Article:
Poppiti, who lives in his hometown of Wilmington, practiced law at his family's firm until becoming register of wills in 2010 at the beckoning of Chris Coons, who was then the New Castle County Council president.
He is enlisted in the Delaware Army National Guard. In 2016, he waged an unsuccessful campaign for lieutenant governor against fellow Democrat Bethany Hall-Long.
Hartley-Nagle has questioned whether there is a conflict of interest between Poppiti's family firm, led his father and wife Laura, which practices in estate planning and wills and estates, and his role as register of wills.
Poppiti said when he took office, his team put into place a process by which he recused himself from handling paperwork submitted by his family, and the only person to make an issue of it in more than nine years is Hartley-Nagle. David Ferry, the former president of the Delaware Bar Association, has backed Poppiti's ethics.
"It's ironic that someone who has had so many problems with ethics wants to throw that mud at me," Poppiti said.
Hartley-Nagle said even if Poppiti has not directly benefited from his office's dealings with his family's law firm, the appearance of impropriety alone is disqualifying.
Johns was embroiled in her own public controversy in a previous race for Middletown's state House seat. In 2018, she was caught on camera removing a campaign pamphlet supporting her opponent, Republican incumbent Kevin Hensley, from the front door of a home.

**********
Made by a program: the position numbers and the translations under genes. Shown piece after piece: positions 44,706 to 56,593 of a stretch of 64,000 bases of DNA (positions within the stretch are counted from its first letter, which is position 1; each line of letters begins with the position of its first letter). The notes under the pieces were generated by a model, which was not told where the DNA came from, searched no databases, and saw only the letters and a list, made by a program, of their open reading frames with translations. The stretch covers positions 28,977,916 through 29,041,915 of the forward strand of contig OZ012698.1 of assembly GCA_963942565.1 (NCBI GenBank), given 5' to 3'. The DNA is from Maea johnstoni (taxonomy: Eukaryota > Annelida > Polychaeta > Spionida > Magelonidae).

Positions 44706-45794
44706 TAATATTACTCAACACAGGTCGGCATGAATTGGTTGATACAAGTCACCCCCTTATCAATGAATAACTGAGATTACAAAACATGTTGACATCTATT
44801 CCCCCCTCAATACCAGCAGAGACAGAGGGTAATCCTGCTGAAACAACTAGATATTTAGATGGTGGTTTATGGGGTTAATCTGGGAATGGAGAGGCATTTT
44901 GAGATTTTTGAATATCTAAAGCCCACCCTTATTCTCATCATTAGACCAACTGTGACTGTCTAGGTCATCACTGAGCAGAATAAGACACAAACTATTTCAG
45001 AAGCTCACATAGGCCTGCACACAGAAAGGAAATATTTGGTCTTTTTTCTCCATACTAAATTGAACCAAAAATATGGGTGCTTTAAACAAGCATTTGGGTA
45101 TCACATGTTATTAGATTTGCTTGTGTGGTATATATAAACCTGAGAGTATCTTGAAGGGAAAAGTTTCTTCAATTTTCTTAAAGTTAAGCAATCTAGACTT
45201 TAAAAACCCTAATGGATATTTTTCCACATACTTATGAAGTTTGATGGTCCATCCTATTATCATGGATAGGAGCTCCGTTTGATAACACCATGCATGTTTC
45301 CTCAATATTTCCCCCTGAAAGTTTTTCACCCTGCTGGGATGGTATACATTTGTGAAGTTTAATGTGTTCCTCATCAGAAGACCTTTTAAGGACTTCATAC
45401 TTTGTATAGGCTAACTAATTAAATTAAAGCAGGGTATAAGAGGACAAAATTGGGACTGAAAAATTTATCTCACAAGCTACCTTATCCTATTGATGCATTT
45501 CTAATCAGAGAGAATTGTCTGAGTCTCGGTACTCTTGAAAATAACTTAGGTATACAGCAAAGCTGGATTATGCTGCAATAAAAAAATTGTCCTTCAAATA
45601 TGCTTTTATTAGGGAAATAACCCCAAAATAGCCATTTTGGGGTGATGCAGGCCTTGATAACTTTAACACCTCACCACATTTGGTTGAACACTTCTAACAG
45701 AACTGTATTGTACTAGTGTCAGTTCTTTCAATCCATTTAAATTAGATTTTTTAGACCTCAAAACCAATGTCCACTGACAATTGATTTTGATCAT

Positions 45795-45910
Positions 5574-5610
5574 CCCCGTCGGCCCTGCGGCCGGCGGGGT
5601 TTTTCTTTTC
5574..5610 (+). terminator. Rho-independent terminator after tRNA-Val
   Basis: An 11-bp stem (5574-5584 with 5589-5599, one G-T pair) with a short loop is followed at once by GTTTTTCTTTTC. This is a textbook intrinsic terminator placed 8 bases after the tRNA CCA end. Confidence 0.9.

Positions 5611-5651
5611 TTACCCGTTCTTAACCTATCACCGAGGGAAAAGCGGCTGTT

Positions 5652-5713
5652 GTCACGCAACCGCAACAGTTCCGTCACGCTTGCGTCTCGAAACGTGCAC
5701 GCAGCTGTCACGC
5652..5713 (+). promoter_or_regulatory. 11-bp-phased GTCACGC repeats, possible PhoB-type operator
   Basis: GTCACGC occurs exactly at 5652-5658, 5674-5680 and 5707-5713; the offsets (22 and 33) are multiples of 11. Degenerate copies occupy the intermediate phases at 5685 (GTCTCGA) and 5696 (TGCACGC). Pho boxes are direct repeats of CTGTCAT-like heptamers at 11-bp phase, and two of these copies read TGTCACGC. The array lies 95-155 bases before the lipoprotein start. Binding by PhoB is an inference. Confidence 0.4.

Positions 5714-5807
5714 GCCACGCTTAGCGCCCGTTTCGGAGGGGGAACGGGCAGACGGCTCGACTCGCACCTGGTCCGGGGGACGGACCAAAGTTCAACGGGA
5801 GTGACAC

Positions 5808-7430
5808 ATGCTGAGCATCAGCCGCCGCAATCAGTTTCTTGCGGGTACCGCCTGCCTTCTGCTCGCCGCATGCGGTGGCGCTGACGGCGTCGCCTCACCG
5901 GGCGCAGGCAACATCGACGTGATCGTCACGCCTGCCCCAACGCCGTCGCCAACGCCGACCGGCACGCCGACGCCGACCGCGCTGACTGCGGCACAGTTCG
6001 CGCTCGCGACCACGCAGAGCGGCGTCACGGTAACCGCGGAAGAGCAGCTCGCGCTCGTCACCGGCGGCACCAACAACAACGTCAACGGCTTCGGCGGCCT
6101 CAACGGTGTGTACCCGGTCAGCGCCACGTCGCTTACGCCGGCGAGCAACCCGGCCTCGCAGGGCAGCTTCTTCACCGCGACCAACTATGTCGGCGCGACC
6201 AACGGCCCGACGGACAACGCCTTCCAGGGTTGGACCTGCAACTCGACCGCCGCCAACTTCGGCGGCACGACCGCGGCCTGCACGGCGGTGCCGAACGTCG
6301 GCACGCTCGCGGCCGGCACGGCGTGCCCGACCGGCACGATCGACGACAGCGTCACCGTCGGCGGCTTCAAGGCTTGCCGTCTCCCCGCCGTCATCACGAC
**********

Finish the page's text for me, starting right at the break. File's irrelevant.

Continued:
Johns, who could not be reached for comment for this story, apologized at the time in a statement released by the Delaware Democratic Party.
Amid the COVID-19 pandemic, record unemployment and widespread racial unrest, Poppiti has questioned why the county has not put forth a comprehensive diversity plan like the one he has "ready for day one."
It includes a mentorship program to give young people experience in public office, an expansion of the county's behavioral health unit, an increase in community art celebrating minority groups and an emphasis on awarding county contracts to minority-owned businesses.
His other priorities include protecting seniors and their right to "age in place" and advocating for the arts, especially for kids.
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Hartley-Nagle said the council is already acting on the issue of racial injustice and the problems the pandemic has created, pointing to a recent resolution to bar a chemical plant near New Castle from expanding and the $322 million awarded through the federal CARES Act.
Her experience leading the council and managing the county's operating budget makes her most qualified to see through the pandemic response, Hartley-Nagle contended, adding that the county shouldn't interrupt the progress its made by initiating a new leader.
In a survey, Johns listed small-business development, enhanced sensitivity training for police and health and human services including free counseling and career development as her top priorities.
Campaign finance reports show Poppiti has outspent his opponents. From the start of this year to Aug. 16, Poppiti collected $49,501.34, $20,000 of which he personally loaned to his campaign, and spent $45,636.14. His campaign had $11,100 on hand at the beginning of the year.
In the same period, Hartley-Nagle raised $13,400 and spent $3,103.75. Her campaign had $5,558.86 on hand at the beginning of the year after raising $7,000 in 2019.
Johns and Whitaker have not filed 30-day campaign finance reports.